Alarm-class torpedo gunboat, HMS Niger (1892)
Vehicle design and history:
The Alarm class torpdeo gunboats were designed by Sir William White in 1889, as an enlarged version of the previous Sharpshooter class. The vessels in this class had a overal length of 242 ft (74 m), a beam of 27 ft (8.2 m) and a total displacement of 810 tons. The ships were engineed with two sets of vertical triple expansion steam engines, two locomotive type boilers and a pair of twin screws. With this layout the engines were able to produce 3.500 indicated horsepower (2,600 kW), giving the ships in this class a respectable top speed of 18.7 knots (34.6 km/h). The engines were powered by coal, of which around 100 t0 160 tons where carried on board. The ships in this class as standard were manned by a compliment of 91 sailors and officers.
As built the class was fitted with two QF 4.7-inch (12 cm)/45-pounder guns, four 3-pounder guns and one Gardner machine gun. This fire power was supplimented by five 14-inch (360 mm) torpedo tubes fitted in the first five vessels. This would be changed to three three 18-inch (450mm) torpedo tubes in the rest of the class which includes HMS Niger, which was the 9th ship built. These larger torpeods were arranged in a pair of revolving deck mounts and a single bow-mounted tube, all tubes in turn were provided with three reloads, giving these vessels an impressive torpedo salvo in regards to their size.
HMS Niger was ordered from the Naval Construction & Armament shipyard, Barrow in furness, and was laid down on 17 September 1891. Construction was rather straightforward, and she was launched on the 17th of december, and was officially finished fitted out and was commissioned on the 25th of april 1893. The first ten years of her service was overall uneventful, and she underwent refit at Palmers Shipbuilding Company in 1902, where she was fitted with new and larger engines powered by reed water tubed boilers. Upon this refit being completed she relieved HMS Jaseur as tender to HMS Vernon, where she would also serve as a training ship.
HMS Niger is most famous for the action that took place on the morning of November 11th 1914, where before noon a U-boat attack occured off Deal where she was sunk by SMS U-12. Before the attack HMS Niger was anchored about two miles off the pier of Deal, before out of the blue a large explosion tore through the vessel, kicking up a black plume of smoke. The damage causing the ship to list and inevitably sink, marking her the first ship sunk by the soon to be legendary U-boat commander Walther Forstmann, who would go on to be one of the most successful commanders of the Imperial German Navy in ww1. This would also be the first Allied ship to be sunk by a german submarine from their newly captured naval bases in belgium. Due to the high winds and huge waves the situation was rather dire for those aboard the stricken HMS Niger, made worse by the fact the majority of the crew had been enjoying lunch at the time of the attack, and most were lightly dressed. thankfully more than 100 vessels were within the vecinity of the ship, and many came to the aid of the vessel allowing all officers and 77 of the crew to survive the sinking, though four survivours being injured, with two critically from the initial blast. The commander of the ship Lieutenant-Commander Arthur Thomas Muir preformed admirably, as he remained on the bridge until the rest of the crew had been safely evacuated, and he remained standing despite the serious injuries he sustained in the initial explosion. The injured were taken to a nearby royal navy hospital.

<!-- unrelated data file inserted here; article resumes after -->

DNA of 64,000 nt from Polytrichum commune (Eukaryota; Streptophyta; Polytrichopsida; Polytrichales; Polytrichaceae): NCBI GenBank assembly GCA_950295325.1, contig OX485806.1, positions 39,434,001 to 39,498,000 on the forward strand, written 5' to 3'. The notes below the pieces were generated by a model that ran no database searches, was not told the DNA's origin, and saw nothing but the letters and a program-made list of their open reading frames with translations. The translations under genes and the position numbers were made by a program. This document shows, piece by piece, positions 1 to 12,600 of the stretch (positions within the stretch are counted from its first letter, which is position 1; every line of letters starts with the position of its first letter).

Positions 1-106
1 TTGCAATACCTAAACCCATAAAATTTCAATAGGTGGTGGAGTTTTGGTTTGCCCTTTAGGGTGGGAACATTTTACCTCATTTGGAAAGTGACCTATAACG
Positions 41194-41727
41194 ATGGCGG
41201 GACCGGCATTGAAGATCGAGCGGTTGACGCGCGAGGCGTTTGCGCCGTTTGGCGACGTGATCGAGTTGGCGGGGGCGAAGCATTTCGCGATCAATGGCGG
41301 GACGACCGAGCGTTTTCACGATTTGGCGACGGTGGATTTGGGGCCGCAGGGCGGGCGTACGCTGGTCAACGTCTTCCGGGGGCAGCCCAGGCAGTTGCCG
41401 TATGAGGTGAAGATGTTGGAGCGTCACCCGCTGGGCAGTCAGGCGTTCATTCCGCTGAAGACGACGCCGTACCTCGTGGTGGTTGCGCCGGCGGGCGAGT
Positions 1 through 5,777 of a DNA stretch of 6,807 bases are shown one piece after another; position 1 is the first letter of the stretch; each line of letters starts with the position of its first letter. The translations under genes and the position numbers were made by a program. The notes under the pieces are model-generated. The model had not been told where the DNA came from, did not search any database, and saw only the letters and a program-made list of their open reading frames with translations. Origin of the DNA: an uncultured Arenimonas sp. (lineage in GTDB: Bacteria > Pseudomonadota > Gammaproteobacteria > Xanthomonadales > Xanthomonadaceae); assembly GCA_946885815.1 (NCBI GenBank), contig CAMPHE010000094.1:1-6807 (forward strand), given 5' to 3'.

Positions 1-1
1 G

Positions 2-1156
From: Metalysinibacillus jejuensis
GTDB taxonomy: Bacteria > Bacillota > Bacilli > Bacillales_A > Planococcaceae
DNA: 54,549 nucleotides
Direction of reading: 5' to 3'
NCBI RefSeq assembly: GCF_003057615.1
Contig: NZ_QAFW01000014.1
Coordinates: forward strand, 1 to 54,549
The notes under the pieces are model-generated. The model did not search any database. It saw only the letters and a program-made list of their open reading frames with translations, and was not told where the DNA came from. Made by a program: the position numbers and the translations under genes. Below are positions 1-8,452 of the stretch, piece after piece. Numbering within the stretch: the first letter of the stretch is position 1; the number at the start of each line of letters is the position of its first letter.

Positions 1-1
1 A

As an interesting foot note, the commander of the naval squadron HMS Niger was assigned to was the legendary Geoffrey Spicer-Simson, who asside from being rather eccentric, is famous for leading a small floatilla to defeat the superior german force in the battle for Lake Tanganyika. At the time of the sinking he was visiting his wife and some of her lady friends at a nearby hotel.
Class and type: Alarm-class torpedo gunboat
Displacement: 810 long tons (823t)
Length: 74 m (242 ft 9 in)
Beam: 33 m (108 ft 3 in)
Draught: 8.2 m (26 ft 11 in)
Propulsion: 2 three-cylinder steam engines
Speed: 18.7 knots (34.6 km/h; 21.5 mph)
Armament: 1 × fixed bow 18-inch (450mm) torpedo tube with two additional reloads
2 × revolving 18-inch torpedo tubes with two additional reloads
2 × QF 4.7-inch (12 cm) guns
4 × 3-pounder guns
1 × Gardner machine gun
Close up view of one of HMS Niger’s swivel torpedo tube, showing one of the three torpedos each mount was supplied with:
- Cocker, M. P. & Maurice Cocker (2006). Coastal Forces Vessels of the Royal Navy from 1865. Tempus. ISBN 9780752438627.
- The Project Gutenberg eBook of The Illustrated War News, Part 15, November 18, 1914, by Various. (page 6)
- https://paperspast.natlib.govt.nz/newspapers/PBH19141231.2.33 ( period News article about the sinking)
- Alarm-class torpedo gunboat - Wikipedia
- HMS Niger (1892) - Wikipedia